Handbook> Selectives > Surgery > Orthopaedic Surgery

Surgery Subspecialties

Orthopaedic Surgery

Number: (Oasis - S56m) 2116

Rotation Supervisor: Dr. Aaron Freilich

Coordinator: David Craig

Available: all Rotations

Duration: 2 weeks

Report to: Resident will be identified in assignment email

Time to Report: 6:15am (unless noted otherwise in assignment email)

Place to Report: Moss Auditorium, Univ. Hosp. (unless noted otherwise in assignement email)

Suggested preparatory reading:

  1. Netter’s Concise Orthopaedic Anatomy
  2. Surgical Exposures in Orthopaedics: The Anatomic Approach
  3. Hoppenfeld’s Surgical Exposures in Orthopaedics (several copies available in the library)
  4. http://www.orthobullets.com/
  5. http://www.wheelessonline.com/

Number of students per rotation: 4

Course Description: The goal of the Selective is to provide an introduction to Orthopaedic outpatient, inpatient and operative care. The student will shadow the Orthopaedic Residents in daily activities and duties. This includes inpatient rounds, conferences, clinics, and surgery. The student is expected to learn basic orthopaedic concepts and techniques. Basic understanding of orthopaedic concepts should lead to the ability to develop an initial treatment plan. Energetic, self-initiated contribution to the orthopaedic team is expected and questions and active participation are encouraged.

The student will be assigned to ONE of seven Orthopaedic subspecialty services. They are:

  1. Adult Reconstruction: provides in- and out-patient exposure to major joint replacement, reconstructive osteotomies and oncology.
  2. Foot & Ankle Surgery: provides exposure to foot and ankle reconstruction as well as the surgical and nonsurgical care of the foot.
  3. Spine Surgery: provides exposure to the non-surgical and surgical treatment of both acute and chronic conditions involving the adult spine.
  4. Sports Medicine: provides exposure to the operative and non-operative treatment of sports-related injuries for the recreational and competitive athlete.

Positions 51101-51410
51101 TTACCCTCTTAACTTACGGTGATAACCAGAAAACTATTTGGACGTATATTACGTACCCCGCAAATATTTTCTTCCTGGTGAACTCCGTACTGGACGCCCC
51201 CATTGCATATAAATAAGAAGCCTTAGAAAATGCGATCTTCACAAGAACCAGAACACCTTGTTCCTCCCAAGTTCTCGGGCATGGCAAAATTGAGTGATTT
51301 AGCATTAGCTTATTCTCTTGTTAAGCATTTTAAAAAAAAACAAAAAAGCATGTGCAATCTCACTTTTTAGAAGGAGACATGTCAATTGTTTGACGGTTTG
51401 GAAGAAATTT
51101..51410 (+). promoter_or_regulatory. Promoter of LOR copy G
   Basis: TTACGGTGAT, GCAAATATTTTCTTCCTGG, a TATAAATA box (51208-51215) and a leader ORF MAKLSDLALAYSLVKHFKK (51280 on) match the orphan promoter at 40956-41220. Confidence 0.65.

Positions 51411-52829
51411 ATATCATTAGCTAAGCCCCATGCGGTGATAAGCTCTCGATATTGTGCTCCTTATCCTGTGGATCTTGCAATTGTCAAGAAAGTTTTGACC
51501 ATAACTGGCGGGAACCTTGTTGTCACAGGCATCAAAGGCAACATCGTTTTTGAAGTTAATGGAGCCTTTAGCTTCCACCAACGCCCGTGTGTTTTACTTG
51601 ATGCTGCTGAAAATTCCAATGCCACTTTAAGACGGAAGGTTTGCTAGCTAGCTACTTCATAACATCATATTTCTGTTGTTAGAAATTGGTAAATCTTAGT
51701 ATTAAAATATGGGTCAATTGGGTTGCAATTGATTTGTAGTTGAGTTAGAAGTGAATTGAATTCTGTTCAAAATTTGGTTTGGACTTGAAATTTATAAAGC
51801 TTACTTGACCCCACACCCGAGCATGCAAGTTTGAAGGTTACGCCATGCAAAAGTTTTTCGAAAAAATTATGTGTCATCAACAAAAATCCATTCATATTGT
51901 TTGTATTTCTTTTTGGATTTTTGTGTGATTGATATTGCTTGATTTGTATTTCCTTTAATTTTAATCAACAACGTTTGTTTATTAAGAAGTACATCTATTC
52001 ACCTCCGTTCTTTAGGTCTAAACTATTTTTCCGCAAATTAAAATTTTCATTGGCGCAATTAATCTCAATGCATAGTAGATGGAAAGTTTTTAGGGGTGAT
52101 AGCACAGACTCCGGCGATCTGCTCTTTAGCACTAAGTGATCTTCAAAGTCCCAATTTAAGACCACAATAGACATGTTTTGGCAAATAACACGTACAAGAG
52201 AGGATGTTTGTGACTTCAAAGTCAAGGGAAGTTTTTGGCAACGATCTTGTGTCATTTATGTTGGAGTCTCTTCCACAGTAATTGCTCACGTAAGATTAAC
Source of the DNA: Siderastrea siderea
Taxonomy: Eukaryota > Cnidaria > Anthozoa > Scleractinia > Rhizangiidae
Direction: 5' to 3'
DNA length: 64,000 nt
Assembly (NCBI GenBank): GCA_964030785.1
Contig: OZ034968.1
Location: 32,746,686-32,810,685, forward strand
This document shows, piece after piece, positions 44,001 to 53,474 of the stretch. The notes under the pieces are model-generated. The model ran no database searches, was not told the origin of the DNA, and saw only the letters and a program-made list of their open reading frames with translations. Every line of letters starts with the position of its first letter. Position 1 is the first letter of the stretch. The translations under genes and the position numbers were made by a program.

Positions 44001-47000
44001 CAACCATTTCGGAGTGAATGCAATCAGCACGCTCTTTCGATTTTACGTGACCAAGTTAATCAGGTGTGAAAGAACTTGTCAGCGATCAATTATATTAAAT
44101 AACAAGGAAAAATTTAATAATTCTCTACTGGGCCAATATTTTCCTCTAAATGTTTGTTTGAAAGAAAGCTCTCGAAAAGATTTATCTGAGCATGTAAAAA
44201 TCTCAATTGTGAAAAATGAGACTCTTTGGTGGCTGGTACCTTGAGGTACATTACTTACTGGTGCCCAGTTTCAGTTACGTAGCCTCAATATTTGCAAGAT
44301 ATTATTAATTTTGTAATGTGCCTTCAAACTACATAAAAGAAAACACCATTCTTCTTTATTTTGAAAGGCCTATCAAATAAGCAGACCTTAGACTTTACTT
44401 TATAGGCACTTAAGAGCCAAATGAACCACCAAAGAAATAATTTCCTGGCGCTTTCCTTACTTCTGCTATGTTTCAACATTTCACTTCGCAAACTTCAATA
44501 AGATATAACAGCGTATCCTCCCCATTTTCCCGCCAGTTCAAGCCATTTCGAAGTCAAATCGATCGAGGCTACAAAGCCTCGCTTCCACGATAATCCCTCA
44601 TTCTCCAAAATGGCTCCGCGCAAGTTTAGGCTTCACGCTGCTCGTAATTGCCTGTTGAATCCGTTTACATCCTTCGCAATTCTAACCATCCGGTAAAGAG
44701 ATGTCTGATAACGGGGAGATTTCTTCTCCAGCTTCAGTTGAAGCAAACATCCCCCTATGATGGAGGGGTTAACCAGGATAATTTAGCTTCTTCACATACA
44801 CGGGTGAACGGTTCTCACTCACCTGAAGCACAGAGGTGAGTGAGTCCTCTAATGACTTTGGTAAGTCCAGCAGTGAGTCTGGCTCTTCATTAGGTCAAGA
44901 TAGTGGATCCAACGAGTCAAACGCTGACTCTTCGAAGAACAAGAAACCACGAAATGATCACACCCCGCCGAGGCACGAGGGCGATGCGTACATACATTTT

5. Trauma: provides exposure to the management of complex pelvic and peri-articular fractures, as well as upper extremity fractures.
  6. Hand: provides exposure to the management of traumatic and non-traumatic conditions affecting the upper extremity.
  7. Pediatric Orthopaedics: provides in- and out-patient exposure to the care of the pediatric orthopaedic patient.

Learning Objectives:

Medical Knowledge

Learning Objective #1: The student will develop a basic level of pertinent basic science knowledge as it pertains to orthopaedic surgery.

Learning Objective #2: The student will acquire understanding of implications of patients’ illnesses, including prognosis and follow-up plan.

Patient Care

Learning Objective #1: The student will develop the ability to take a complete orthopaedic history and a pertinent physical examination focusing on goals of completeness, accuracy, directing an exam to the patient’s problems, and eliciting and interpreting findings.

Learning Objective #2: The student will correlate exam and history with imaging including XR, CT, and MRI.

Communications

Learning Objective #1: The student will develop the ability to engage and communicate with orthopaedic patients in clinical, operative, and post-operative settings.

Learning Objective #2: The student will keep appropriate written clinical records with goals of completeness, accuracy, organization and appropriateness.

Practice Based Learning & Improvement

Learning Objective #1: The student will acquire the ability to access and apply literature resources in order to utilize current medical information in the care of their patients.

Learning Objective #2: The student will develop an inquisitive attitude towards patient care with regards to orthopaedic illnesses and their treatments.

Systems Based Practice

Learning Objective #1: The student will acquire the ability to select, justify, and interpret basic diagnostic studies including lab tests that are in the best interest of the patient.

Learning Objective #2: The student will integrate medical knowledge with clinical information in the care of patients and weigh the risks and benefits of treatment options.